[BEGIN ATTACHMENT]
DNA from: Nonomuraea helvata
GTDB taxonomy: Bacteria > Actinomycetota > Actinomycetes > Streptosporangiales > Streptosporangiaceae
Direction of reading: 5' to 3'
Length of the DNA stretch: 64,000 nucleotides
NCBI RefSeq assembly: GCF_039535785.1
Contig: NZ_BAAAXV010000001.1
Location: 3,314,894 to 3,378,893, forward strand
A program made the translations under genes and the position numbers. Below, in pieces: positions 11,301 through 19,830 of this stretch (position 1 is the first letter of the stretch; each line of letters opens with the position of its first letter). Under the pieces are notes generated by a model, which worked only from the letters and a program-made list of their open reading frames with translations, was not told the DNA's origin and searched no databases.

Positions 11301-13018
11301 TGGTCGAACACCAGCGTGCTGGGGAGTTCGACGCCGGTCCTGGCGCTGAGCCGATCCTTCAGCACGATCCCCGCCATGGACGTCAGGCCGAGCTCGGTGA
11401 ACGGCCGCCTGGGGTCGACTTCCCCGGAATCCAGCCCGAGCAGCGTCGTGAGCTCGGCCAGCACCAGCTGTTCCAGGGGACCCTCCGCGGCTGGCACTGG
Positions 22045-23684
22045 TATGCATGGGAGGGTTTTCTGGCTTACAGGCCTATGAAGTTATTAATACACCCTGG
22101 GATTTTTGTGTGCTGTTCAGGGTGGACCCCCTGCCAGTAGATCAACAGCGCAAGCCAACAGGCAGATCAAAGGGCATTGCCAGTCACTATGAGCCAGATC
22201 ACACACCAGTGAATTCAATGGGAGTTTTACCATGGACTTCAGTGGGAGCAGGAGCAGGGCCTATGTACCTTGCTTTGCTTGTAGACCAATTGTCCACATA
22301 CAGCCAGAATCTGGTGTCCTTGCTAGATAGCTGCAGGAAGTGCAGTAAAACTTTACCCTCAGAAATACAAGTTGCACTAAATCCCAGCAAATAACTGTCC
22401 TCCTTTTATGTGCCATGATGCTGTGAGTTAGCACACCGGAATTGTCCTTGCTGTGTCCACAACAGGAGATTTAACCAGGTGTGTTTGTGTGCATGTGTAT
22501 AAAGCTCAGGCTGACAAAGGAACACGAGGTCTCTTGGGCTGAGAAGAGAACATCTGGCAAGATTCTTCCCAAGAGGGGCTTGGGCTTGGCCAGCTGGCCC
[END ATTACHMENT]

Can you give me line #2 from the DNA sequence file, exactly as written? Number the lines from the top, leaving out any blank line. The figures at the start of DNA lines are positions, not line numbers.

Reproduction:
GTDB taxonomy: Bacteria > Actinomycetota > Actinomycetes > Streptosporangiales > Streptosporangiaceae